It’s the last column of the year, so I sat me down and made a list of candidates for most important developments of the year. In the order in which they popped to mind, here they are:
1. Ethanol and corn prices—I get calls when I pick on ethanol, but I don’t mind. I’m right on this issue. It’s a boondoggle for tax payers and it makes grain cost more than it should. I admit that, boondoggle or not, it’s been good for land prices and the farm economy in general, but what happens when the country—or the tea party—wakes up and kills the programs?
2. Declining cattle numbers—We’re finally going to turn this corner. Maybe this will be the year. It sounds like the economy is improving. Exports are looking better. I remain convinced it will be like a light switch and we’ll move to new plateaus. The longer we put it off, the more violent the final market reaction will be. I hope.
3. GIPSA’s proposed rule—USDA’s Grain Inspection, Packers and Stockyards Administration introduced a set of proposed rules aimed at what they call “restoring competition” in the cattle market. This, despite their own studies indicating there is plenty of competition in the cattle markets. I’m thinking they’ll have to scale back some, but sometime next summer they’ll most likely impose most of the rules. This is part of the pattern of the Obama Administration using its regulatory powers to achieve goals that are unpopular in Congress. They’ve got the same idea on public lands and environmental policy. A Republican congress can slow them down, but there is enough populist sentiment in the GOP to make me suspect they’ll let the GIPSA rules go.
4. GIPSA/Department of Justice and their joint effort to “repopulate rural America”—The GIPSA rule is part of it, but the effort goes much, much deeper. The Obama Administration—perhaps the least farm-savvy administration in history—would like to de-commercialize agriculture.
5. Eastern livestock—The demise of the biggest order buyer in the country didn’t touch all of us—the markets hardly noticed—but it hit several thousand of us very hard. I notice that the National Cattlemen’s Beef Association is asking for some federal assistance for the producers caught in the mess. The more we learn, the more it sounds like Eastern’s owner, Tommy Gibson, had to know he was running a shell game. If so, they should put his dried up old carcass in jail until St. Peter knocks.
6. Korean free trade—We’ve given up on forcing them to take all our beef, and in return got a free trade agreement even the Senate can live with. This is all putting more pressure on producers to do more about animal I.D. Korea will be a significant market, but only for cattle with certified birth dates. Now that we’ve started rolling over for that <30 month rule, maybe we can make more progress with other traders as well. We’ve given up on an important principle here, but time will eventually heal the mad cow scare. Our specialty involves young fed cattle, anyhow. All it takes is some bookkeeping.
7. Chinese announcement—The Chinese have agreed to reopen talks on beef. The news of talks would be more exciting if it weren’t for the fact that I don’t trust them. You’ve got to wonder how serious they are. I doubt they’re going to be real serious without us reminding them of the size of our big stick and I’m not sure how they’ll take that. If we do get a shot at their market and their economy continues growing, it will be a big deal. Big enough to justify taking a chance on them.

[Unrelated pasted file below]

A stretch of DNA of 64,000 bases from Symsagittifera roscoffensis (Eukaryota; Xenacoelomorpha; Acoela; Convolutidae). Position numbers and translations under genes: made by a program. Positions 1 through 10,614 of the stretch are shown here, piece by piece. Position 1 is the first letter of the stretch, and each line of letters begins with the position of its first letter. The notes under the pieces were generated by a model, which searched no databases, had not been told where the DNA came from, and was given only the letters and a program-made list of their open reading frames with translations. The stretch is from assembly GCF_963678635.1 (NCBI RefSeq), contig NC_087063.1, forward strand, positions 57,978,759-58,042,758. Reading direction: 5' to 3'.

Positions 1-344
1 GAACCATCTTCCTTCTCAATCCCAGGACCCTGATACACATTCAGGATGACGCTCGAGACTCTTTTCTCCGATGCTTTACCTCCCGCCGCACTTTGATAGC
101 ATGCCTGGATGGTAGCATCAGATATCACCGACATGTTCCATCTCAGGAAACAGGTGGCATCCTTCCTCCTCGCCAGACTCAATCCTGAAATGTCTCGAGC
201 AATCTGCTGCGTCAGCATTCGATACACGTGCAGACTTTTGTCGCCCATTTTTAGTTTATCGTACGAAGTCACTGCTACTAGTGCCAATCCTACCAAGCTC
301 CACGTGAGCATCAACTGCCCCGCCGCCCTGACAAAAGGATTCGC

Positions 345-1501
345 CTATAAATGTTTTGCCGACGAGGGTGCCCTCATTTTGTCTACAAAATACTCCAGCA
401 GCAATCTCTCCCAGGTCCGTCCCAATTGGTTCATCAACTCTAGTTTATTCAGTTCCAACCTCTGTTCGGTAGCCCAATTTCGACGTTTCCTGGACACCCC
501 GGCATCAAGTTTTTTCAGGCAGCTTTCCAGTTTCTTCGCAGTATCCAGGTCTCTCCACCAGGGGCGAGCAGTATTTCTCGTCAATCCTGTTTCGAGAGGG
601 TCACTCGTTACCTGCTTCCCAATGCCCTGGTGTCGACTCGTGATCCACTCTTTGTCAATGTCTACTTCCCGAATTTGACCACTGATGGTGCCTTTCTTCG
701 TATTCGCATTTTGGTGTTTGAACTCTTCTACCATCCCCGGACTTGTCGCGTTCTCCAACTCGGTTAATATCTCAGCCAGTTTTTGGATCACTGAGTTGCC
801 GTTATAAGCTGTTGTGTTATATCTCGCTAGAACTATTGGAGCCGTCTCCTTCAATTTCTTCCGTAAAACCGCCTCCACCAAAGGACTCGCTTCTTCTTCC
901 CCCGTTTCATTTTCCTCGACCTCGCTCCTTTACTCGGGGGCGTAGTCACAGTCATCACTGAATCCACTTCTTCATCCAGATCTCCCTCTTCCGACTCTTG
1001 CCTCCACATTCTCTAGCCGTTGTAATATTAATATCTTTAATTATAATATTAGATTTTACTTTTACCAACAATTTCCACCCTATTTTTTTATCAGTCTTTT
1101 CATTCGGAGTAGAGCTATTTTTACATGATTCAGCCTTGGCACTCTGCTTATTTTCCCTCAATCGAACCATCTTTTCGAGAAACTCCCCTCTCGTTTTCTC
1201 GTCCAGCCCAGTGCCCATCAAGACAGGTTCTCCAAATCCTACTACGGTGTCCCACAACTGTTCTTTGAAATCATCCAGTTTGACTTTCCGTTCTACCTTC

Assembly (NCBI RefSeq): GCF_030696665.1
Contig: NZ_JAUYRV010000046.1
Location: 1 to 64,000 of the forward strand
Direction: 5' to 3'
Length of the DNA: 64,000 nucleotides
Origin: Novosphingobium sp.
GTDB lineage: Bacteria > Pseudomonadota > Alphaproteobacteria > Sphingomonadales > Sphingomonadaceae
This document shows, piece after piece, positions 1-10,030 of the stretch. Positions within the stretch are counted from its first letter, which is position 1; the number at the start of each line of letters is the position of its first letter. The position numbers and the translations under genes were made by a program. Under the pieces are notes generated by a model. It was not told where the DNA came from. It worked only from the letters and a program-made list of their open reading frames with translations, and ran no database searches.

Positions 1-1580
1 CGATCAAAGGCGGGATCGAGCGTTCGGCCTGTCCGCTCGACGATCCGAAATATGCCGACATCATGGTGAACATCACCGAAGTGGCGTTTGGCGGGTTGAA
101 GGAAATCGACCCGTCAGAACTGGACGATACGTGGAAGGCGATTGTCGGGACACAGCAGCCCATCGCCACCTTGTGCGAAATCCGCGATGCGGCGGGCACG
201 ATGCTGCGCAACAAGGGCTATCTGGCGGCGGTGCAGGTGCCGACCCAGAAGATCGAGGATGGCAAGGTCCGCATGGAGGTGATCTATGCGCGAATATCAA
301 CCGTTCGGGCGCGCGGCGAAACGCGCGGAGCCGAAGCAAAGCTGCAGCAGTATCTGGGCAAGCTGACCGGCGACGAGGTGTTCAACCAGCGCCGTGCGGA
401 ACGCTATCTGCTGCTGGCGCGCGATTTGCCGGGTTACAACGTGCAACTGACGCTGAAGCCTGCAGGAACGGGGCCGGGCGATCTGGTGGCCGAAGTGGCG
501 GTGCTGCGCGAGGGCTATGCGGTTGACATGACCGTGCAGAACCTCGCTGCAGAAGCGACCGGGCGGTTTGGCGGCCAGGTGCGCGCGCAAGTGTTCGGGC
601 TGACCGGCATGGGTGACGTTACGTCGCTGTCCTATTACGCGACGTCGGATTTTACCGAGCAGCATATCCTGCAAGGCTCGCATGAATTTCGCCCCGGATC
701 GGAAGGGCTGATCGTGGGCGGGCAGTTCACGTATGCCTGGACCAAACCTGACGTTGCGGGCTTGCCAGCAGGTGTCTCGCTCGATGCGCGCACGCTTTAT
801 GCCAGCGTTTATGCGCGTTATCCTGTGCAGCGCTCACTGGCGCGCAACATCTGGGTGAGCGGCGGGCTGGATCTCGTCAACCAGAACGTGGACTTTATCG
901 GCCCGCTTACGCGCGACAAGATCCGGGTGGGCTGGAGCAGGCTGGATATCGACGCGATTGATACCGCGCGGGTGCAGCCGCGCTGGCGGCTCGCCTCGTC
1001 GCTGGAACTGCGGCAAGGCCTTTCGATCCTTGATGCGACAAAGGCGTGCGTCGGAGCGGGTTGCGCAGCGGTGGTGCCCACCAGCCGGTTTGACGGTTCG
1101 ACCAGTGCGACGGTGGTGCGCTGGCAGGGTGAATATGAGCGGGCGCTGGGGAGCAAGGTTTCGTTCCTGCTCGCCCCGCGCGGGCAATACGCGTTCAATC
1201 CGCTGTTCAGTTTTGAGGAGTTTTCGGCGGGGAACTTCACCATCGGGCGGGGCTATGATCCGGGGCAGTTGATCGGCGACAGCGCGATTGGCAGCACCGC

8. The “shellacking”—Without that shot over Obama’s bow, who knows where the tax bill and estate taxes would have gone? It will be interesting to see how all those anti-pork, budget hawks approach the next farm bill. I’m no fan of where farm policy has brought us, but I’d sure hate to see a bunch of "Palinbrains" get too aggressive in dismantling things.
9. Estate tax—Speaking of which, how can that not be in the top 10? It applies to most beef producers. Since it’s just for another 2 years, I suppose it’s even more important for the estate lawyers who will get to redo all those wills this year and again two years from now.
10. Michelle’s “Let’s Move" kids food campaign—Ms. Obama’s chores involve getting kids to eat healthier food. Early on, that may not be too good for beef. But we’ve watched the government “do good” before, haven’t we? So it guess we should say “if” not “as”—the program impacts children’s eating habits, the sugars and inactivity that should get most of the blame for fat kids, should take the main blow and maybe more mothers will be made aware that beef is good for a young body.
11. Antibiotics for livestock—Their days are numbered. Beef cattle will fare better than the competition.
12. Missouri animal welfare bill—Hard to say if that silly bill passing is more important than the bills that didn’t pass. But it signifies that the animal rights army is still on the offensive.
13. Temple Grandin—So many people saw the movie and it did such a good job of showing what we’re about in the cattle industry that it has to be the most significant effort ever in the war for the public’s attitude about animal welfare
14. Humane watch—These guys are doing a lot to keep the Humane Society of the United States honest, and if the HSUS was honest about their goals and how they spend they wouldn’t be nearly the problem they are. Every year about this time, my wife drags me off to a bunch of parties and I get to talk more than usual to people outside agriculture. At such times, I get pretty morose about the future of the whole animal welfare movement. Most people don’t think like we think about the relationship of animals and humans.
I didn’t rank any of these top to bottom because so much depends on what happens next. But several of those are underlying big trends that you may not be able to predict, but you can’t ignore. These are times when change comes faster than any of us expects.